Next steps for using information from Victoria’s Smart Meters. Insight and actions beat data dumps every time.
Beginning with the Jemena Electricity Outlook Portal (on which we worked with DiUS) and most recently with Origin Energy’s revamped Origin Smart, Victorian energy distributors and retailers have worked hard to deliver energy-use data so their customers can make better-informed decisions about their energy use.
Instead of data, they need to deliver value.
The portals tend toward the same type of information display — a dashboard of bar and pie charts that show energy use over hours, days and weeks. It’s data, sure, but is it enough?
Because of the way the government privatised its monopoly electricity company, Victoria has the most-contested retail energy market in the world. In excess of 25% of Victorian electricity customers change retailers every year.
Energy retailers have bet large sums of money that building these Smart Meter portals will begin to build a relationship with customers so they ‘churn’ less often. On the face of it, that makes some sense — at the moment customers don’t have a true relationship with their energy retailer. But why would they? Who has loyalty to the company that doesn’t do anything more than bill you for electrons that a different company generates and that flow over yet another company’s networks?
But portals on their own won’t help all that much.
They won’t help because at the moment, they’re just data streams, and increasing the volume of data without giving people tools to manage it is an increase in noise, not signal. Rather than giving people control, it gives them yet more busy-work.
To build a relationship with customers, a relationship that will make customers think twice before changing electricity providers, smart retailers will deliver more than a firehose of data. Next-generation tools from retailers will need to inform, educate and delight customers.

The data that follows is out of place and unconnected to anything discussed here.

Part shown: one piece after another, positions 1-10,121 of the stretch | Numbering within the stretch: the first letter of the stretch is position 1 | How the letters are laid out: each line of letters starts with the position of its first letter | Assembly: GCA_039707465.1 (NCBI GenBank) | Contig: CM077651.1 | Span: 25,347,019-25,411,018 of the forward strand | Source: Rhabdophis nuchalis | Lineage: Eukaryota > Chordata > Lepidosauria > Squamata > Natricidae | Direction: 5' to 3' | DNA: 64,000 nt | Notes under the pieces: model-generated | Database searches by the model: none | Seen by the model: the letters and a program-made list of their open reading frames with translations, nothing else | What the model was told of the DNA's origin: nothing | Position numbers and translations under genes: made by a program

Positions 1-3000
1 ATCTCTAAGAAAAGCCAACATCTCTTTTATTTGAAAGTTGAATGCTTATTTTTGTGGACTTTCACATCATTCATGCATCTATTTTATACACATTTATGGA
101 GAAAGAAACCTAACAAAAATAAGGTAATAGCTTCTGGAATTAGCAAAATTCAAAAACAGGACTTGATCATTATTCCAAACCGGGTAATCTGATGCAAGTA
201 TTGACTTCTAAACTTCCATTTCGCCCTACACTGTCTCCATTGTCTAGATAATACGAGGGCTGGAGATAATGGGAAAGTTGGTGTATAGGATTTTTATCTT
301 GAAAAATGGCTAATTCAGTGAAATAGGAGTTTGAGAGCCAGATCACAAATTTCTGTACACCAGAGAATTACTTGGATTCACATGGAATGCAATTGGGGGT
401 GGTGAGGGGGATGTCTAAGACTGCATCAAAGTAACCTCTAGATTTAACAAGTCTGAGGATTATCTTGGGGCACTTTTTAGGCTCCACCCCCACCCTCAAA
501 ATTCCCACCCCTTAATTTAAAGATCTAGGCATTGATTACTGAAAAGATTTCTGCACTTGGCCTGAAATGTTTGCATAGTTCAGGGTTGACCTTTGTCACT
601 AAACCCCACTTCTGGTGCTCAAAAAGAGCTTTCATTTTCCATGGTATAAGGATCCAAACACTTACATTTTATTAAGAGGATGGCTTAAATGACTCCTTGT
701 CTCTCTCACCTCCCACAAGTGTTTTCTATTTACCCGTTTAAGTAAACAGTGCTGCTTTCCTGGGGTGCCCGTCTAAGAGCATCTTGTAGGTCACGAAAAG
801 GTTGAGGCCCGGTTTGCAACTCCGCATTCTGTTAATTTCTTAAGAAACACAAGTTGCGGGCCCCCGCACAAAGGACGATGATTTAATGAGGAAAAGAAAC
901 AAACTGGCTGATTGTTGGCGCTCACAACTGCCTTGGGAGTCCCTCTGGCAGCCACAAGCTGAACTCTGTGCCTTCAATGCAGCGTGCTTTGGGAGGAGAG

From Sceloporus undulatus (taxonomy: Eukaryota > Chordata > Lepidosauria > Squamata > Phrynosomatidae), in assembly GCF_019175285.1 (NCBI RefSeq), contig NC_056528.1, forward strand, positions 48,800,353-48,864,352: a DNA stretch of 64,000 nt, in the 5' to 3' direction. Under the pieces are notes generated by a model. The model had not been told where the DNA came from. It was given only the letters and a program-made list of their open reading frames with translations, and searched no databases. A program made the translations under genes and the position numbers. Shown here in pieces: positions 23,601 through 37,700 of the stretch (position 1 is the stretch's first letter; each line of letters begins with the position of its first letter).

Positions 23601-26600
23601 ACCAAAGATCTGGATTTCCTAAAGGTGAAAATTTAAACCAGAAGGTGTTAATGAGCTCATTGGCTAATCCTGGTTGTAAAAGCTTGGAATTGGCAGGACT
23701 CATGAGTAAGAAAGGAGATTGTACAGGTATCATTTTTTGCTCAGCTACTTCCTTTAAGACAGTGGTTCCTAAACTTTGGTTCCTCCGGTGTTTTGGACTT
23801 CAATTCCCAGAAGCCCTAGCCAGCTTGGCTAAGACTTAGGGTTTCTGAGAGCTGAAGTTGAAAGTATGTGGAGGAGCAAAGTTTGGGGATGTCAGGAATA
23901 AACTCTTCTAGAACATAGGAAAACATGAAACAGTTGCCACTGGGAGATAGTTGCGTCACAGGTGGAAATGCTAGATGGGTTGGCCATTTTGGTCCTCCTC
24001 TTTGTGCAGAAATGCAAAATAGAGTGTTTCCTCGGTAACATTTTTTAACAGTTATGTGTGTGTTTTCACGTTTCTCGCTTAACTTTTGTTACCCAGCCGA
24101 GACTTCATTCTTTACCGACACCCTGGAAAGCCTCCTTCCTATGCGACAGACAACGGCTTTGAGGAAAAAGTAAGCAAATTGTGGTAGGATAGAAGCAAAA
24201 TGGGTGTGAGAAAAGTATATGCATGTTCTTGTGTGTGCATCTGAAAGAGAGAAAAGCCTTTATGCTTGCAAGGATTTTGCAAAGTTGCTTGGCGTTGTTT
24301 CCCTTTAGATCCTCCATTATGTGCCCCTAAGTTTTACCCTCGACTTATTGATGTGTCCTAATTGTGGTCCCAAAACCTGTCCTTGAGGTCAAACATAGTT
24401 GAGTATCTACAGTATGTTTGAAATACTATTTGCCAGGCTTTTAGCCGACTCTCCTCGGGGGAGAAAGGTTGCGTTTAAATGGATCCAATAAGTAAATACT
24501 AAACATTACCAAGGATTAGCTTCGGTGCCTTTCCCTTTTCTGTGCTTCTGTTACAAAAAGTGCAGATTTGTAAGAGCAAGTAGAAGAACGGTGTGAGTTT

In the future, they’ll link with other data sets, like weather forecasts, to tell people when to turn their heating up or down to maximise efficiency. They’ll alert customers to spot price hikes and give people a chance to temporarily turn off less-efficient appliances to avoid brownouts. They’ll alert you at work to let you know if there’s been an outage during the day. They’ll offer incentives for changing the time you run the dishwasher. In the shorter term, they’ll let you know if your energy use has spiked before you get an unusually-large bill in the mail.
Instead of data, they’ll deliver value.
The first retailers to market with a series of tools that help customers to actually harness smart meter data — rather than just view it — will have taken the first step toward building a meaningful relationship with their customers. If a retailer gives its customers energy-management tools that other retailers don’t have, and that are annoying to do without, then they’ll have made the first steps toward building brand loyalty.
In a market where customer acquisition costs are soaring, that’s worth real money.